Dench Talks the Bard at St. Martin’s

St. Martin’s Press took North American rights to Shakespeare: The Man Who Pays the Rent by Judi Dench. The April 2024–slated title, acquired by Michael Flamini from Penguin Random House UK adult rights director Sara Scarlett, is structured as a series of conversations with the director and actor Brendan O’Hea. In the book, St. Martin’s said, Dench discusses the multitude of Shakespeare roles she’s played, including Ophelia and Lady Macbeth; provides “a fascinating insight into one of our greatest playwrights”; and shares her “passion, knowledge, and unique perspective on Shakespeare.”

Long Sells Memoir to 13a

For Gallery’s 13a imprint, Pamela Cannon bought world rights to a currently untitled memoir by actor and activist Nia Long (Boyz n the Hood). The book, said 13a publisher Charles Suitt, is “a candid account of Nia’s life and journey as one of Hollywood’s most resilient, relatable stars.” Long is “a trailblazer who is all about action.” Suitt added, “We are looking forward to her telling her truth as only Nia can.” Verve sold the title, which does not yet have a publication date.

Putnam Re-ups Monaghan

Putnam executive editor Tara Singh Carlson bought world rights to Annabel Monaghan’s Summer Romance in a two-book agreement. Monaghan’s 2022 debut, Nora Goes Off Script (also published by Putnam), was one of Amazon’s Best Romance Books of 2022 and Cosmopolitan’s 30 Best Romance Novels of 2022. Putnam said Summer Romance follows a professional organizer and divorced mom “whose own life and pantry are a mess” until she “finally puts it all to rights with the help of someone unexpected who reminds her of the person she’s always known she can be.” Marly Rusoff, of the Marly Rusoff Literary Agency, represented Carlson, and the novel is set for summer 2024.

Celadon Plays Kuehn’s Spy Games

At auction, Celadon’s Ryan Doherty bought world English rights to former journalist Christine Kuehn’s Family of Spies. The nonfiction book, Celadon said, is “a genealogical detective story” in which the author, along with her husband, tries to uncover how her grandparents became members of the Nazi party. (They helped lay the groundwork for the attack on Pearl Harbor after being dispatched to Hawaii as spies, and the author’s grandfather was the only person ever convicted for the bombing.) Kuehn was represented by Susan Canavan at Waxman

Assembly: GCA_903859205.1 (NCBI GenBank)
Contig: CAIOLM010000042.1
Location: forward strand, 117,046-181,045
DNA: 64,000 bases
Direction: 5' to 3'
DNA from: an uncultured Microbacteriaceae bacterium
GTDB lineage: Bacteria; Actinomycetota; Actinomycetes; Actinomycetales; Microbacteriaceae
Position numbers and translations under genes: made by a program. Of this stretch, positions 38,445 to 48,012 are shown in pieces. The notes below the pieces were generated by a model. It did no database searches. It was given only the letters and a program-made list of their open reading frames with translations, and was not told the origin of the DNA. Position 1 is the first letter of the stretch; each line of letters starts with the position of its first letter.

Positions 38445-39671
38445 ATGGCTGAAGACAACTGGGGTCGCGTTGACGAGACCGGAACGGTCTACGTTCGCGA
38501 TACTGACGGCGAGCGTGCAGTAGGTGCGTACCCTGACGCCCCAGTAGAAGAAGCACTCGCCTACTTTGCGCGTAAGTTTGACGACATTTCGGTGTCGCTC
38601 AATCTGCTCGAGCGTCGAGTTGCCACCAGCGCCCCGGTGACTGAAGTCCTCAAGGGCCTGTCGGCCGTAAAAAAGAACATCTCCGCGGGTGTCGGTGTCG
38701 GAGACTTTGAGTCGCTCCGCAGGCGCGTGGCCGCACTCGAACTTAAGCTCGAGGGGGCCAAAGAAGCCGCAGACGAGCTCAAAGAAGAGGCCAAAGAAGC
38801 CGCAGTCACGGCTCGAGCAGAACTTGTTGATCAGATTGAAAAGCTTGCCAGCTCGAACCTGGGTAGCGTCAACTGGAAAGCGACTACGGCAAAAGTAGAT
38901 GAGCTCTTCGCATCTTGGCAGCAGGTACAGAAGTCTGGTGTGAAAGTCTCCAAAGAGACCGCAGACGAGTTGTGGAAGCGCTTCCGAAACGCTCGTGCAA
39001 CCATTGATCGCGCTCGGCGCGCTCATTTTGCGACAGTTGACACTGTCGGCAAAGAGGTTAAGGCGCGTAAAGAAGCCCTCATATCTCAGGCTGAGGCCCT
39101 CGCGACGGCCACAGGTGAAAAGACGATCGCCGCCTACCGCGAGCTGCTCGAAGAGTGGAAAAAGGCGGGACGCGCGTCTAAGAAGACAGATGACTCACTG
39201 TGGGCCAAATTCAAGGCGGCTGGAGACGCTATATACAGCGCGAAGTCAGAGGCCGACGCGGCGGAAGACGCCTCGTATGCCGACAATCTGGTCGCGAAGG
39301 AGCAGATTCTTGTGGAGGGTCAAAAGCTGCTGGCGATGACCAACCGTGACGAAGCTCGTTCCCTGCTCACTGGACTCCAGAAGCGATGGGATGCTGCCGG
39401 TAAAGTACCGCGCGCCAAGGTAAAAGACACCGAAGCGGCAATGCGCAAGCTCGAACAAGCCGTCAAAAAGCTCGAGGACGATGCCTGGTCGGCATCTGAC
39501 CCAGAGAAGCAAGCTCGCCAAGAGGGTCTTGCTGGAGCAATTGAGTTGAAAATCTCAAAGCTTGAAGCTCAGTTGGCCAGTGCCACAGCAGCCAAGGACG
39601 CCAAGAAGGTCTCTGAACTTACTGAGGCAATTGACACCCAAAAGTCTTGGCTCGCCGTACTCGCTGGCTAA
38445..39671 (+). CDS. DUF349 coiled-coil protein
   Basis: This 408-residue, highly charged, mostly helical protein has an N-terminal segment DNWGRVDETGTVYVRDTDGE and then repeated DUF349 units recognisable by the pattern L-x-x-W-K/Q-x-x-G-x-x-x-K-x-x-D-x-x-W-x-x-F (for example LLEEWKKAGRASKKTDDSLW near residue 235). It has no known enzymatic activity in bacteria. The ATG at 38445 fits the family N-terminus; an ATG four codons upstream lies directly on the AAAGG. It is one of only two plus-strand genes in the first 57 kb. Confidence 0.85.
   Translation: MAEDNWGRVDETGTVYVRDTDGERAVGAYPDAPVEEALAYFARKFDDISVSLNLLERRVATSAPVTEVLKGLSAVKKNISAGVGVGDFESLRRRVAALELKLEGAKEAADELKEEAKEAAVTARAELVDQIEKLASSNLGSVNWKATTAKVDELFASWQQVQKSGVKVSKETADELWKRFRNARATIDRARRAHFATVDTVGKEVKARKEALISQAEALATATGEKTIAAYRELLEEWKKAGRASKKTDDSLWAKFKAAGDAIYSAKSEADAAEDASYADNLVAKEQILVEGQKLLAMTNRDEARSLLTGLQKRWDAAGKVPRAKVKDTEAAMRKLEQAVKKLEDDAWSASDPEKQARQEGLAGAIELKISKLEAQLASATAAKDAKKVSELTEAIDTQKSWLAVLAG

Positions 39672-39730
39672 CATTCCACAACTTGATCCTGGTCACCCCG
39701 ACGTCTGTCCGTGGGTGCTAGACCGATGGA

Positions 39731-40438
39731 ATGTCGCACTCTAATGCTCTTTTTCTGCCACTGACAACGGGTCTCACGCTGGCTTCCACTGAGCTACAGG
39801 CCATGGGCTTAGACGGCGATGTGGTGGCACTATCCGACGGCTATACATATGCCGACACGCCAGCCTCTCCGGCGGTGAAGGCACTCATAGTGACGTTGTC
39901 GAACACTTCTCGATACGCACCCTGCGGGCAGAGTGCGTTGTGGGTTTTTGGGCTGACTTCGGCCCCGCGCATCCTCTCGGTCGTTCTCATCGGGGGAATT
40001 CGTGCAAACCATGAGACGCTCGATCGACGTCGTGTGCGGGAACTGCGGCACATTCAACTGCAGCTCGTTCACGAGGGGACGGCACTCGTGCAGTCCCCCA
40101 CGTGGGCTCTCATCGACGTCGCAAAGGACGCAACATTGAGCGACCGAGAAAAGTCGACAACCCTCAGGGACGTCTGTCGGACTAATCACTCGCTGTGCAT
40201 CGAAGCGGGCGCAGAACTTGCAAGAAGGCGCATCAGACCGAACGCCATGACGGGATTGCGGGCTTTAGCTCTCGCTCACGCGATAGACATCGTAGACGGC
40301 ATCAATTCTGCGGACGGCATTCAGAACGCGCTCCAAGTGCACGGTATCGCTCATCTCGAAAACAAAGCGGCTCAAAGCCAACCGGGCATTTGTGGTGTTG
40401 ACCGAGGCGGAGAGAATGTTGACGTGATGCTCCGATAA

Literary Agency. The book is slated for winter 2025.

Dixon Gets Techie at Random House

Tech entrepreneur and investor Chris Dixon sold Read Write Own to Ben Greenberg at Random House. The North American rights deal was brokered by Chris Parris-Lamb at the Gernert Company. The publisher said the book is “a potent exploration of the power of blockchains to reshape the future of the internet.” In it, Dixon offers “a playbook for the digital horizon, an argument for a better internet, and a clarion call for anyone looking to navigate and build the future.”

Lake Union Eats Easton’s ‘Mulberry’

White Mulberry, the debut novel by Rosa Kwon Easton, was acquired by Melissa Valentine at Lake Union in a two-book, world rights agreement. Joelle Delbourgo, who has an eponymous shingle, handled the sale. The agent said White Mulberry opens in Korea in the 1930s and follows a young woman named Miyoung, who leaves her small village for Japan in search of a better life. But once there, “she must pass as Japanese to survive.” Delbourgo added that the novel was pitched as Pachinko meets The Personal Librarian. Easton is an attorney who has had work published with Storycenter.